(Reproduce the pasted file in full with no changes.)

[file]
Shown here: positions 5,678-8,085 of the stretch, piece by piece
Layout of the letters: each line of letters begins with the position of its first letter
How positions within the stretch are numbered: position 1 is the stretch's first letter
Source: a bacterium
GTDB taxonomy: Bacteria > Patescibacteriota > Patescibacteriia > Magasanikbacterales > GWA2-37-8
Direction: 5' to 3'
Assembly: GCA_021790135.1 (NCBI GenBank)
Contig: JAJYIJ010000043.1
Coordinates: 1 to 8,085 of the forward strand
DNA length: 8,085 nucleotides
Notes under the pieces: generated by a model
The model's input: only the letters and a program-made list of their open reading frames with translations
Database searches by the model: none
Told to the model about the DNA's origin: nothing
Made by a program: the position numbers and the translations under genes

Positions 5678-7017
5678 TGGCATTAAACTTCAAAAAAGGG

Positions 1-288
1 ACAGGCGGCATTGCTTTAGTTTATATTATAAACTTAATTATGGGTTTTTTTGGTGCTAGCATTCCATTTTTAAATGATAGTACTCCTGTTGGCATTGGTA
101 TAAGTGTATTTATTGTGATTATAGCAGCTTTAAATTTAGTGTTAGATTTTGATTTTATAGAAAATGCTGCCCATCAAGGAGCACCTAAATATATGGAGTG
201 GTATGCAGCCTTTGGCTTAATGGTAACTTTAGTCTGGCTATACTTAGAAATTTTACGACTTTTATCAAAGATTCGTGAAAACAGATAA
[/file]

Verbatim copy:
Shown here: positions 5,678-8,085 of the stretch, piece by piece
Layout of the letters: each line of letters begins with the position of its first letter
How positions within the stretch are numbered: position 1 is the stretch's first letter
Source: a bacterium
GTDB taxonomy: Bacteria > Patescibacteriota > Patescibacteriia > Magasanikbacterales > GWA2-37-8
Direction: 5' to 3'
Assembly: GCA_021790135.1 (NCBI GenBank)
Contig: JAJYIJ010000043.1
Coordinates: 1 to 8,085 of the forward strand
DNA length: 8,085 nucleotides
Notes under the pieces: generated by a model
The model's input: only the letters and a program-made list of their open reading frames with translations
Database searches by the model: none
Told to the model about the DNA's origin: nothing
Made by a program: the position numbers and the translations under genes

Positions 5678-7017
5678 TGGCATTAAACTTCAAAAAAGGG

Positions 1-288
1 ACAGGCGGCATTGCTTTAGTTTATATTATAAACTTAATTATGGGTTTTTTTGGTGCTAGCATTCCATTTTTAAATGATAGTACTCCTGTTGGCATTGGTA
101 TAAGTGTATTTATTGTGATTATAGCAGCTTTAAATTTAGTGTTAGATTTTGATTTTATAGAAAATGCTGCCCATCAAGGAGCACCTAAATATATGGAGTG
201 GTATGCAGCCTTTGGCTTAATGGTAACTTTAGTCTGGCTATACTTAGAAATTTTACGACTTTTATCAAAGATTCGTGAAAACAGATAA